Additionally, professional days in the 2014-2015 school year will no longer be strictly days off for students, Hutchings announced at the BOE meeting. On “those four professional learning days, we’re looking at having district-wide community and service initiatives, as well as learning activities and learning activity packets for our families,” Hutchings said. “We want parents and students to attend museums, and we’re going to try to have partnerships with some of our local museums since we have great museums in Cleveland; we want to have community and service projects that are here in Shaker, as well as the Greater Cleveland area.”

For students without access to transportation to attend museums or community service events on professional days, “we’re going to have online activities,” Hutchings said, “and we’re also going to have packets that students can take home to do activities at home. The message we’re trying to send to our community is that learning doesn’t just take place in the classroom, that it can actually happen outside of the classroom walls, and we want to provide those opportunities for students to do that. So it will not be a day off for our kids. It will still be a learning day.”

“It sounds like a huge waste of money for the district, that is if they are paying for it in any way,” Greggo said of the initiative. “And the online program is unfair, especially for high school students who already get plenty of homework to do on days off. . . . There are plenty of benefits to having down time on days off.”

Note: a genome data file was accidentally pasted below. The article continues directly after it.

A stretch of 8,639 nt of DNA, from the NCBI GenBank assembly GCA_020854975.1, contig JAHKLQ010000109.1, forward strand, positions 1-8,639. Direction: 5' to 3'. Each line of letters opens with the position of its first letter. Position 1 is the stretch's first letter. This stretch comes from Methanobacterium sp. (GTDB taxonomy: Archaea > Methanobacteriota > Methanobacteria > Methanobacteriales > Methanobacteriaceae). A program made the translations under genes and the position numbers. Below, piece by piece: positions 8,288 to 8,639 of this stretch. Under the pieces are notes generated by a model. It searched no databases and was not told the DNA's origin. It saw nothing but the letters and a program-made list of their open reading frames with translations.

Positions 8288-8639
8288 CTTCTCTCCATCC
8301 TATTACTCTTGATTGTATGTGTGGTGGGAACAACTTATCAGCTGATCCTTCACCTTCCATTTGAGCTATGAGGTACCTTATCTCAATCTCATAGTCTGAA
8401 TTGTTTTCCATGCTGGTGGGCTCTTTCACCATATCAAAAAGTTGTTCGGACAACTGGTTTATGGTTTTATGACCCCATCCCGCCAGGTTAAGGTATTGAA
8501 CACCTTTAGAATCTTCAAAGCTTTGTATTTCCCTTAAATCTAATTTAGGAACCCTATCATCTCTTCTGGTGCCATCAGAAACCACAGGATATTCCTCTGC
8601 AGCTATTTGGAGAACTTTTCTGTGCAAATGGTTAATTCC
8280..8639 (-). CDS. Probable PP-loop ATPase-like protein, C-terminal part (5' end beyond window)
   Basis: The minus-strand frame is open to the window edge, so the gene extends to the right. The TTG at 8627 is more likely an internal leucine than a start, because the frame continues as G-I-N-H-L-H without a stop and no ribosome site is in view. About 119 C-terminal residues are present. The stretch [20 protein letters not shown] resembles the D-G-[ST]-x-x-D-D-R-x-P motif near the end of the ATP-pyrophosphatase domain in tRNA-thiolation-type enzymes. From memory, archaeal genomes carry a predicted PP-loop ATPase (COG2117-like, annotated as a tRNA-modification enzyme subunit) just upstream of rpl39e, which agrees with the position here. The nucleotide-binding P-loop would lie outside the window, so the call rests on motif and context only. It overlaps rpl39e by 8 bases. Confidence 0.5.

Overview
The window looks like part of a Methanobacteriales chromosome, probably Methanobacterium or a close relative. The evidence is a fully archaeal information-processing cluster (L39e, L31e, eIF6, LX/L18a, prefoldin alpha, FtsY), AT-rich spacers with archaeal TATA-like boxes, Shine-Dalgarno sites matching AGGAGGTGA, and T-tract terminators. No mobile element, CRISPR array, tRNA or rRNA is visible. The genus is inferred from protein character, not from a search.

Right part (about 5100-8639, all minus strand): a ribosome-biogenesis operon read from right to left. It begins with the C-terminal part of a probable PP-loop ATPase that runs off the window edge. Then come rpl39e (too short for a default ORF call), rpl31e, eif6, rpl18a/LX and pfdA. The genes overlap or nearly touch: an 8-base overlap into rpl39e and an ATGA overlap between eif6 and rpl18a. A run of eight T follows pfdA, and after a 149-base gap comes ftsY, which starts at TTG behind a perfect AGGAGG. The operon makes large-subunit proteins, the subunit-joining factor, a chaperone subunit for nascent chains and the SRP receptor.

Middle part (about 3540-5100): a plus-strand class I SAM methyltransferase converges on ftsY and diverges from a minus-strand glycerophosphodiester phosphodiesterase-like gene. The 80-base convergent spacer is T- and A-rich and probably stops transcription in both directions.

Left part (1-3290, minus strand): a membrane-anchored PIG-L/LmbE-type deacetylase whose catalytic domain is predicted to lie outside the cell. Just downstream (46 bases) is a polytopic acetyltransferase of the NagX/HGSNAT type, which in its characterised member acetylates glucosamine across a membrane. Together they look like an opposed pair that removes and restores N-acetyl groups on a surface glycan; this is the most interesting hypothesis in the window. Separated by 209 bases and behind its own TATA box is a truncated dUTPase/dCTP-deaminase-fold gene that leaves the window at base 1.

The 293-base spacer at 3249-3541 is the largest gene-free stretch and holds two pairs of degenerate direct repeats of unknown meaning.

I don’t see any reason why professional days should require students to engage in artificial activities when they can do normally planned work.

— English teacher Elizabeth Colquitt

Colquitt agreed. “I think the idea of students ‘attending museums’ and the implied similar activities is lovely, but romantic,” she said. “Most teachers are more than able to provide students with unit-appropriate and current work during the school year, without going outside the planned curriculum. . . . I don’t see any reason why professional days should require students to engage in artificial activities when they can do normally planned work.”